A De Havilland Hornet Moth returns home to St Athan

The St Athan military base in the Vale of Glamorgan celebrated its 75th anniversary earlier in the week when it welcomed back a De Havilland Hornet Moth – one of the first planes which took off from there when the old air base opened in 1938.

The history of St Athan and the Hornet Moth are somewhat intertwined because originally the base was intended to be a maintenance base because it was thought to be beyond the reach of the Luftwaffe. However, the fall of France put an end to that belief while the development of rapid monoplane fighters meant that the Hornet Moth was far too slow and vulnerable for combat duties.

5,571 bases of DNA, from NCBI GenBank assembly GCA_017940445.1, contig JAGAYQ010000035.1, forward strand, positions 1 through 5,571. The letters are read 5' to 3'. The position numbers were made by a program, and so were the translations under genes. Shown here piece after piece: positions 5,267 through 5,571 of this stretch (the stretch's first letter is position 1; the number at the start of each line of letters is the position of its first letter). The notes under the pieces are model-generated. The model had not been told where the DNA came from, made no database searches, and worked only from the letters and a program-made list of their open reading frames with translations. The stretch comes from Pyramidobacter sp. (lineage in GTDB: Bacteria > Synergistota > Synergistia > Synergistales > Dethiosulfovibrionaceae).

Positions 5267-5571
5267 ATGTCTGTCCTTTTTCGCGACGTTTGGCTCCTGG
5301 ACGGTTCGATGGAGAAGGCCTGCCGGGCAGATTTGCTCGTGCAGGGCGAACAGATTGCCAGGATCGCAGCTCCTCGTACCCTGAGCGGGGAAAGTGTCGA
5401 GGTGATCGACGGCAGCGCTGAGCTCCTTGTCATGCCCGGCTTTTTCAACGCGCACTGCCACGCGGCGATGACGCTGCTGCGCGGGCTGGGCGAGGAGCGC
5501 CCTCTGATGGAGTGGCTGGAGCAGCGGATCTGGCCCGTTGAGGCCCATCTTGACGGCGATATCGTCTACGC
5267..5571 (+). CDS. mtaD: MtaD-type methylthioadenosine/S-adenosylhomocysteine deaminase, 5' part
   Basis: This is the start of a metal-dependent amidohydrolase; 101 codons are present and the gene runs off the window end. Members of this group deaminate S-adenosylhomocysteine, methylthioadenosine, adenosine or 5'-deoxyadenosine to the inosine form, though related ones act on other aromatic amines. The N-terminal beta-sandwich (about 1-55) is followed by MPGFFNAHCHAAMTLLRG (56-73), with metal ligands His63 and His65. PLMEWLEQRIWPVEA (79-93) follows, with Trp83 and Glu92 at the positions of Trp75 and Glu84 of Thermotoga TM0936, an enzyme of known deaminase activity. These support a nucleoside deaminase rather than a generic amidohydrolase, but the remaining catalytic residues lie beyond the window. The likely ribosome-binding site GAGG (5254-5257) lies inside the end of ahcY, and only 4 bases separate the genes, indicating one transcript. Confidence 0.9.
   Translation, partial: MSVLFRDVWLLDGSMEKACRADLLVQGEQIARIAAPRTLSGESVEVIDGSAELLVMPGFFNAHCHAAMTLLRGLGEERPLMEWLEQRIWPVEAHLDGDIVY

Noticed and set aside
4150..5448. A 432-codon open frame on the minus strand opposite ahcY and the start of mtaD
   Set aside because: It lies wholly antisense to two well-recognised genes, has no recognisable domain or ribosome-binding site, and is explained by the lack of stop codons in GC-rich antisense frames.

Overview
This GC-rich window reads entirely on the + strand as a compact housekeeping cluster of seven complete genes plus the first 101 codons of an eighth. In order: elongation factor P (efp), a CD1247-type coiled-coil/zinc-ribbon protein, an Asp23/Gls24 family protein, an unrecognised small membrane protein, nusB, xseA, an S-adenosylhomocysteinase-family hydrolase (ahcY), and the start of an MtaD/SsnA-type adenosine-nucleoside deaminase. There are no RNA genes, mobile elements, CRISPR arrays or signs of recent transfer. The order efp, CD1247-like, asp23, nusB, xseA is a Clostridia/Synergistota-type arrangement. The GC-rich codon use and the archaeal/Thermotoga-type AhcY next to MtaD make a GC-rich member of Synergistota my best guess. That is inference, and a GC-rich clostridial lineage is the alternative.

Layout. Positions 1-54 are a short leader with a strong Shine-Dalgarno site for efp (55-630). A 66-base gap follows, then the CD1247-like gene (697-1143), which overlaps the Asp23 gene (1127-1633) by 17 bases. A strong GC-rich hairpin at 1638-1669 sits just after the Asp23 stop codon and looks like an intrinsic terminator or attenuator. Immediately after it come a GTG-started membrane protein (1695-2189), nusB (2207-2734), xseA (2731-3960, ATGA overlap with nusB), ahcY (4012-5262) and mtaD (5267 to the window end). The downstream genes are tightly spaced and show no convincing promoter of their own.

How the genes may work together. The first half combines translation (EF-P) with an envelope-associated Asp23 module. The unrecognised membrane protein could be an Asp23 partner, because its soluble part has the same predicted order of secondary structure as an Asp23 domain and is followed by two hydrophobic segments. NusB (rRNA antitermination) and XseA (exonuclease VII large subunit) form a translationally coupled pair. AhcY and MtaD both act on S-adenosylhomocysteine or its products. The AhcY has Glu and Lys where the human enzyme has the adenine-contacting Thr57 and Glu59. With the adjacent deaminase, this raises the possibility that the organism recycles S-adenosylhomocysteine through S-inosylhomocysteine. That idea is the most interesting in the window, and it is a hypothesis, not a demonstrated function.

Nevertheless, the Hornet Moth found new roles at St Athan as submarine spotters, air taxis and for helping to calibrate early radar installations. All told, around 160 Hornet Moths were built and between 25 and 30 are thought to still be in airworthy condition 75 years later.

One of those airworthy Horner Moths returned to St Athan as part of its 75th anniversay celebration with current owner David Weston telling the BBC:

“People say the design was outdated even then but it was always intended to be an easy-to-fly, easy-to-maintain workhorse, and it does it brilliantly. I bought her from the Shuttleworth Collection in Bedfordshire in 1996 and, apart from a slight crash in 1971, she’s been flying continuously all her life and could easily go for another 75 years if she’s looked after properly.”

The BBC also has the following video showing Weston coming in for a landing and then he talks a bit about the history of the aircraft:

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